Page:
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Paulchris Okpala, "Medical Professionals with Disabilities Workforce and Associated Challenges"

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June 1, 2018

Historically and across societies people with disabilities have been stigmatized and excluded from social opportunities on a variety of culturally specific grounds. These justifications include assertions that people with disabilities are biologically defective, less than capable, costly, suffering, or fundamentally inappropriate for social inclusion. Rethinking the idea of disability so as to detach being disabled from inescapable disadvantage has been considered a key to twenty-first century reconstruction of how disablement is best understood.

Such ‘destigmatizing’ has prompted hot contestation about disability. Bioethicists in the ‘destigmatizing’ camp have lined up to present non-normative accounts, ranging from modest to audacious, that characterize disablement as “mere difference” or in other neutral terms. The arguments for their approach range from applications of standards for epistemic justice to insights provided by evolutionary biology. Conversely, other bioethicists vehemently reject such non-normative or “mere difference” accounts, arguing instead for a “bad difference” stance. “Bad difference” proponents contend that our strongest intuitions make us weigh disability negatively. Furthermore, they warn, destigmatizing disability could be dangerous because social support for medical programs that prevent or cure disability is predicated on disability’s being a condition that it is rational to avoid. Construing disability as normatively neutral thus could undermine the premises for resource support, access priorities, and cultural mores on which the practice of medicine depends.

The “mere difference” vs. “bad difference” debate can have serious implications for legal and policy treatment of disability, and shape strategies for allocating and accessing health care. For example, the framing of disability impacts the implementation of the Americans with Disabilities Act, Section 1557 of the Affordable Care Act, and other legal tools designed to address discrimination. The characterization of disability also has health care allocation and accessibility ramifications, such as the treatment of preexisting condition preclusions in health insurance. The aim of this conference was to construct a twenty-first century conception of disablement that resolves the tension about whether being disabled is merely neutral or must be bad, examines and articulates the clinical, philosophical, and practical implications of that determination, and attempts to integrate these conclusions into medical and legal practices.

Learn more: http://petrieflom.law.harvard.edu/events/details/2018-petrie-flom-center-annual-conference

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Paulchris Okpala, "Medical Professionals with Disabilities Workforce and Associated Challenges"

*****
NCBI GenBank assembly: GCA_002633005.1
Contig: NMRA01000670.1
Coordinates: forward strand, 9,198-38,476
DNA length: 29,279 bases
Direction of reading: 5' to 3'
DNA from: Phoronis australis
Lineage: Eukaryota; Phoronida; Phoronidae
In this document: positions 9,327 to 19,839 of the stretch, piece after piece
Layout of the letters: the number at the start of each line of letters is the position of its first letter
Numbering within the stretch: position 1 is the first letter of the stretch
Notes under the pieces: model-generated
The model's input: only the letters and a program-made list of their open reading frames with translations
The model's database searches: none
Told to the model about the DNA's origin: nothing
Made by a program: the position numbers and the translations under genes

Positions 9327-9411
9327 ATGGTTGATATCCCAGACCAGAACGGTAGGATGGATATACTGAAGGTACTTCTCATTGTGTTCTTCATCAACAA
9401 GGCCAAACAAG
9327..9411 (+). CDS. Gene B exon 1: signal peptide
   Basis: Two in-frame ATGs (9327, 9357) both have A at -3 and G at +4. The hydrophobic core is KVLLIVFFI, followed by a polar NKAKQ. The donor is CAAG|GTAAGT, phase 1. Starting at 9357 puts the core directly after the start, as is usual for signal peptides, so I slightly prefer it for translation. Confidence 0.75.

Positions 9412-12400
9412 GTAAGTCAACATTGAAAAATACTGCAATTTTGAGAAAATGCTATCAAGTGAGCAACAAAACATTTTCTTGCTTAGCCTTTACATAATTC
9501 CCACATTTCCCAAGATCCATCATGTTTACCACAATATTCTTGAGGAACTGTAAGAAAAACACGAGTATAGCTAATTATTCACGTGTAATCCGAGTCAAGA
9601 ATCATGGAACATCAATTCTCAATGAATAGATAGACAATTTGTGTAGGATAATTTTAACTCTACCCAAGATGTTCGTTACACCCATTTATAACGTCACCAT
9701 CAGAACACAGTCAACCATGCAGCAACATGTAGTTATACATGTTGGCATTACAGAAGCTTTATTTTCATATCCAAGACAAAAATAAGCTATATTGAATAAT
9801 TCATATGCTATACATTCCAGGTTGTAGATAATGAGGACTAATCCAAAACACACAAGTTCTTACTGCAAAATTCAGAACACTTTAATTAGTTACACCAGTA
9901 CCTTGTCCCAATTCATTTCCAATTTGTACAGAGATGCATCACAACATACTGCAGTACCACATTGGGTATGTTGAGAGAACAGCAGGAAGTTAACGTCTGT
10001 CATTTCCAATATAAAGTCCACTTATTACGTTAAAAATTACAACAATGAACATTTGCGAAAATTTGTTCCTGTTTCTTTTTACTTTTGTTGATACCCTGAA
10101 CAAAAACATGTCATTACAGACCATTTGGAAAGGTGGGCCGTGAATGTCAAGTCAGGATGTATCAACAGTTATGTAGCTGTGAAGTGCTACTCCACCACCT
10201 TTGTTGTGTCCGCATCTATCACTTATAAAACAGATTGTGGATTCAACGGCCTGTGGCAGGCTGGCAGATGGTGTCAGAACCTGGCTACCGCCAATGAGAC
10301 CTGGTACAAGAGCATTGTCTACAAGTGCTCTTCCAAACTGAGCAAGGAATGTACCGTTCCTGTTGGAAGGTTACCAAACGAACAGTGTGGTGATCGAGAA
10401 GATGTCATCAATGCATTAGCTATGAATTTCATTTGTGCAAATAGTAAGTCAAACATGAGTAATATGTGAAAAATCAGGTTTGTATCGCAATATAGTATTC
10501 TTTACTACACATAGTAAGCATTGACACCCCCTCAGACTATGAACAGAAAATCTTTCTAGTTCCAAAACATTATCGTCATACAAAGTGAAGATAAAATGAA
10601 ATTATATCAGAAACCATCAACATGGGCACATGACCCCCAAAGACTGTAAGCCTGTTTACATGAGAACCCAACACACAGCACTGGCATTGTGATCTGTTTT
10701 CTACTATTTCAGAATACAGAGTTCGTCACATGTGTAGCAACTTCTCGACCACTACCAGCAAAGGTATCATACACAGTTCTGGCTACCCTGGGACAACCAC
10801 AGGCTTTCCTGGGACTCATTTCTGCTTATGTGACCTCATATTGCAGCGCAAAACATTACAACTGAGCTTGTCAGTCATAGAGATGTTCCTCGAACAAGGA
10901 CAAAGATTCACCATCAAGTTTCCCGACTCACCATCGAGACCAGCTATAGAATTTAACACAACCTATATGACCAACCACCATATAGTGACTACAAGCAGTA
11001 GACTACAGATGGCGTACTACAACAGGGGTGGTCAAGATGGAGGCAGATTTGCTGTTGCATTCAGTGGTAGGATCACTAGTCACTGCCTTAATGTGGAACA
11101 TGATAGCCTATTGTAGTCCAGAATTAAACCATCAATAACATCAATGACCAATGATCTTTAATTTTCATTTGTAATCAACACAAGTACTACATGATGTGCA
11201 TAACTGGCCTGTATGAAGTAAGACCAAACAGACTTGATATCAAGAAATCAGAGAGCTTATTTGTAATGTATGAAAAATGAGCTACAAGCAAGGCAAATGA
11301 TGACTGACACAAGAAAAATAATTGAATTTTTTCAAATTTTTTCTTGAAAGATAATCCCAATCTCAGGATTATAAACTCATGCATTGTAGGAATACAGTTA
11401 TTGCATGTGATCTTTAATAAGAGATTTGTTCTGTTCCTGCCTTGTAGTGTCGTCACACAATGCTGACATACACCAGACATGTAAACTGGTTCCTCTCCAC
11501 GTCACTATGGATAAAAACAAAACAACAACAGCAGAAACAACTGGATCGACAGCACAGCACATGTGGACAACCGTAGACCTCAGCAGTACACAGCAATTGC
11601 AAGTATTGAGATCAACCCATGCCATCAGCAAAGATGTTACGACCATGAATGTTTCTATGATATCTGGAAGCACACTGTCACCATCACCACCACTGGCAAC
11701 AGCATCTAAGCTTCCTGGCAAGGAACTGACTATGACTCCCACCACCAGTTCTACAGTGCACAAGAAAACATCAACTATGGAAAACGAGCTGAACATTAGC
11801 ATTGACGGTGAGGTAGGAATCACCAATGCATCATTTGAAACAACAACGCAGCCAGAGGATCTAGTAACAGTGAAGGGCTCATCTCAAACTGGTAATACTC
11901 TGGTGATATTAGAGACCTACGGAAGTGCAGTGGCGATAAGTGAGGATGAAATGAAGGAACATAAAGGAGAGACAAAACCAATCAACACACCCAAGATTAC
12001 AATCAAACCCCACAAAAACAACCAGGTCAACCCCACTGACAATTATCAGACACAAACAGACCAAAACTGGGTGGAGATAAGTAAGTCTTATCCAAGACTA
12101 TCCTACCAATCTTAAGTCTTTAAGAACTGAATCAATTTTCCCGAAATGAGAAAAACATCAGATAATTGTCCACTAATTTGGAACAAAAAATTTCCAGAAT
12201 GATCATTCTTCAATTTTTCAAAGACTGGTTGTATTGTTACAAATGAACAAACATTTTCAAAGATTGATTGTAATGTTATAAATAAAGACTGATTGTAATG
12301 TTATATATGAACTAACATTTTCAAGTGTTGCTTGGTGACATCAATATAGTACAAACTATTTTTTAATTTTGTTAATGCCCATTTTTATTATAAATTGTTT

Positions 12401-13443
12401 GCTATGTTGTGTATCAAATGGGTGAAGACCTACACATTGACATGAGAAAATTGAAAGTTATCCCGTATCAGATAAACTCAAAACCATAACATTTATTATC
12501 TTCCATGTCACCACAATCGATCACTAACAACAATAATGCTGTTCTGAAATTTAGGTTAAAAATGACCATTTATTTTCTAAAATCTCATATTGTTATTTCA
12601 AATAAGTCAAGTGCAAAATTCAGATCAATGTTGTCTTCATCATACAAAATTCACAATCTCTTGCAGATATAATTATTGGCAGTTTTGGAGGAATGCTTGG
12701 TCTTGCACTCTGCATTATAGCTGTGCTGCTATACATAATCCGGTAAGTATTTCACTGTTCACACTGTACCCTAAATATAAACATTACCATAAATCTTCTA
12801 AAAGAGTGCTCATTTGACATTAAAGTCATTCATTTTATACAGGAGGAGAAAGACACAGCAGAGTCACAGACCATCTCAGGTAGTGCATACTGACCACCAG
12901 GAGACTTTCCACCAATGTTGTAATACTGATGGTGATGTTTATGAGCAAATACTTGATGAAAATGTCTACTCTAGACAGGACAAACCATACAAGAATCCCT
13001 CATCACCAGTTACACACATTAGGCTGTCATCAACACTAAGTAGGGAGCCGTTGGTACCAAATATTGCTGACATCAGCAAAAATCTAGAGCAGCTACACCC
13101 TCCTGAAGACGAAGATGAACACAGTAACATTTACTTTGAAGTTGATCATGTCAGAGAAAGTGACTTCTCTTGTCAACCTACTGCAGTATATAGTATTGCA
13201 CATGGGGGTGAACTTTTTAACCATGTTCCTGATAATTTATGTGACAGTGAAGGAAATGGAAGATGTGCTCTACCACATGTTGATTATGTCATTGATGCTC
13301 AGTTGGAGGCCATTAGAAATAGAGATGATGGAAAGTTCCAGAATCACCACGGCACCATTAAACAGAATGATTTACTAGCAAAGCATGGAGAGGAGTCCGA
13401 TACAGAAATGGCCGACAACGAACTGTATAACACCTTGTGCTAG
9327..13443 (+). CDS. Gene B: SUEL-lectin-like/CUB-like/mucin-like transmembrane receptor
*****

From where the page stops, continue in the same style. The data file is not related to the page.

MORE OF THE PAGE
1. 1. MEDICAL PROFESSIONALS WITH DISABILITIES WORKFORCE AND ASSOCIATED CHALLENGES Paulchris Okpala, D.HSc, MHA, MPA, RCP, CRT Department of Health Science and Human Ecology California State University, San Bernardino pokpala@csusb.edu 1
  2. 2. Introduction 2 • Despite the provisions of American with Disabilities Act and Amendment Act (ADAAA) of 2008, the US employment environments do not favor the individuals with disabilities (Eckmeier et al., 2012) Percentage of the total population
  3. 3. Introduction 3  What is the situation in the healthcare sector? Concerns about medical professional with disabilities (Neal‐Boylan, 2012) High frequency of quit or show the intention to quit employment Low employment rates Challenges in the medical education  Do the above concerns suggest possible presence of employment challenges faced by medical professionals with disabilities?
  4. 4. Study Aim 4 Assess the current trends in the integration of medical professionals with disabilities into employment and education, and the role played by organizational culture and leadership in addressing the barriers to entry into the medical profession and education 1. What is the trend in the employment and education of the medical professionals with disabilities? 2. What are the existing barriers to the entry of medical professionals with disabilities into the medical profession and education? 3. How do healthcare leadership approach influence the barriers to employment among medical professionals with disabilities? Research Questions
  5. 5. Methodology 5 Final sample: 47 studies Include studies: 67 Selected databases Health Management Database, NCBI, EBSCO, National Library of Medicine database , Google scholar Analysis Data open and line-by line coded and analyzed using descriptive and Kruskal–Wallis H test Retrieved studies: 116 Design: Quantitative analysis of existing studies Database Selection based on relevance, and quality Studies retrieval: Boolean strategy using selected search terms Selection based on date of publishing (2013-2018) Selection by screening the abstract